Spring 2020 – Week 12 in Review

Another precious week has slipped through our fingers, but fortunately, by collecting my thoughts on the movies I watched, I can still affirm those lost days truly existed. I plowed through a pretty diverse set of features this week – one ’70s classic, one acclaimed recent feature, an off-the-beaten-track horror film, and the latest film by one of my favorite directors, Mamoru Hosoda. I’m actually getting pretty close to the point where I’d be comfortable writing an overall “best anime films” list of some kind, which is something people have been asking about for years, but which I haven’t felt well-watched enough to attempt yet. In light of that, feel free to recommend any essential anime films I should check out, and please enjoy this latest Week in Review!

This week, my journey through American film history continued with the classic Badlands, Terrence Malick’s directorial debut, starring Martin Sheen as the unpredictable rambler Kit, and Sissy Spacek as his teenage lover Holly. Structurally, Badlands fits closely to the model of films like Bonnie and Clyde, as a dashing yet dangerous young man swoops a bored girl off her feet, only to carry her into a world of violence she was thoroughly unprepared for.

Though Bonnie and Clyde itself surprised me with its consistent melancholy, Badlands feels both harsher and more honest; its violence is sudden and unpredictable, often even surprising the man holding the gun, and Holly’s internal monologue is so fantastically distant from the actual substance of her experience that it’s clear from moment one how much trouble she’s really in. Both the fantasy of her internal voice and mundanity of her actual words are completely convincing; and Kit, lost in a vision of himself as an intrepid adventurer, feels both vulnerable and dangerous at all times.

For all that, what most struck me about Badlands was neither its excellent script nor its lead performances – it was its visions of the American wasteland, a vast sea of desert and brushlands that its heroes could never hope to conquer. Badlands’ cinematic vistas are both lonely and thrilling, a splash of true, undeniable beauty that lends a ringing voice to its characters’ sense of longing and displacement.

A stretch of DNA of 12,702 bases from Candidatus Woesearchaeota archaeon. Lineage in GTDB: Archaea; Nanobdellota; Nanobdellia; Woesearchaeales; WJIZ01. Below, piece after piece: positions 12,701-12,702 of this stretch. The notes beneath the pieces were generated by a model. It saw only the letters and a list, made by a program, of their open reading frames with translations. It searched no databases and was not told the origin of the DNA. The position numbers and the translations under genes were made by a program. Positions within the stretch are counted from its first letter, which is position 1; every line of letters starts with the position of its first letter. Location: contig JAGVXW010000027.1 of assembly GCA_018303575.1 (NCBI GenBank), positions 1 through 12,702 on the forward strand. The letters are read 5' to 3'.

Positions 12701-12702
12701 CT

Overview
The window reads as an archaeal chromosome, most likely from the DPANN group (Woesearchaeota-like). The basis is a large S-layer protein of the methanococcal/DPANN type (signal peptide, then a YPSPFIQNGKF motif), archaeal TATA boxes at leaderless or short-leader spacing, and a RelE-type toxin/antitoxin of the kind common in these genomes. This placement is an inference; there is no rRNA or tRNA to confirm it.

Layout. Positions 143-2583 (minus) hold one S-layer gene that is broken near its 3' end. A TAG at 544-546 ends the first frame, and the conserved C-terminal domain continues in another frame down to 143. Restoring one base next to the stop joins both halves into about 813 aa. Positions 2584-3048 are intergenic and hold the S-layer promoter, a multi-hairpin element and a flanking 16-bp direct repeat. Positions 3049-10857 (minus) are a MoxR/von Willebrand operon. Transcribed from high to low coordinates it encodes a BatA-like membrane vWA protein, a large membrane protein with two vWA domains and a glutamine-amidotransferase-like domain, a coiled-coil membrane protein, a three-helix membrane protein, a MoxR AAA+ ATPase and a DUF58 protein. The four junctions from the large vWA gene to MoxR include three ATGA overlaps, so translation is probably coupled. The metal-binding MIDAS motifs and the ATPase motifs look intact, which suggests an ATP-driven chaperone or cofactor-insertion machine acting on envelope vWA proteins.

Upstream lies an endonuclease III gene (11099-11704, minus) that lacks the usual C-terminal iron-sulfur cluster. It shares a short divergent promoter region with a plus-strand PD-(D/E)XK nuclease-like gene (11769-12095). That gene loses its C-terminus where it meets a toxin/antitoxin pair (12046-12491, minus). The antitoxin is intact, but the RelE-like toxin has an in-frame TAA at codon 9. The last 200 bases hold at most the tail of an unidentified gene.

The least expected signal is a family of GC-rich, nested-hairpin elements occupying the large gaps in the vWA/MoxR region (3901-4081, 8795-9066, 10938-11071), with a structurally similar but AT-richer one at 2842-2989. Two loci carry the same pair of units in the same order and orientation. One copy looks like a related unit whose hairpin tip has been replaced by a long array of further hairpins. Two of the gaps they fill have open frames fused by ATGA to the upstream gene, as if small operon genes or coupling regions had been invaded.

I normally find things are bad on purpose simply tedious, but I checked out Garth Marenghi’s Darkplace this week, and it turned out to be a magnificent exception to the rule. The show’s conceit is that the invented character “Garth Marenghi” is a successful horror writer in the vein of Clive Barker or someone, who’s been asked to record introductions and commentary on “Darkplace” – a show about a spooky hospital that he wrote, directed, and starred in back in the ’80s, but which was shelved at the time for being “too radical, too dangerous, for the powers that be to let it air.”

Garth Marenghi’s Darkplace is thus a combination of incredibly cheesy hospital/horror drama, sublimely wooden acting, and self-important commentary by Marenghi himself, who consistently offers gems like “I’m the only author you’ll met who’s written more books than he’s read,” or the popular “I’ve met writers who use subtext, and they’re all cowards.” With an all-star cast including Richard Ayoade and Matt Berry, Darkplace is well-equipped to offer a constant stream of structural and expectation-based jokes without obvious punchlines; jokes that play into the audience’s understanding of effective dramatic form, and how infrequently Darkplace resembles it. Ayoade looks at the camera constantly, resulting in frequent jarring cuts whenever he’s speaking, and is also prone to start scenes by announcing he is about to commence the conversation the scene is actually about (“I’m just going to go tell Dagless that I think he did the right thing.” beat “Dagless, I think you did the right thing.”)

As someone with a perhaps overbearing interest in the root mechanisms of effective drama, I found Darkplace goddamn hilarious. Garth Marenghi is an idiot, but the show he created is actually quite entertaining – and even more than that, Marenghi’s own clumsy perspective is always so blindingly apparent that Darkplace works as a satire of basically every belief and self-important author quirk he represents. It’s absolutely a hidden gem, and considering the future careers of Ayoade and Berry, probably has a lot of potential fans waiting to enjoy it.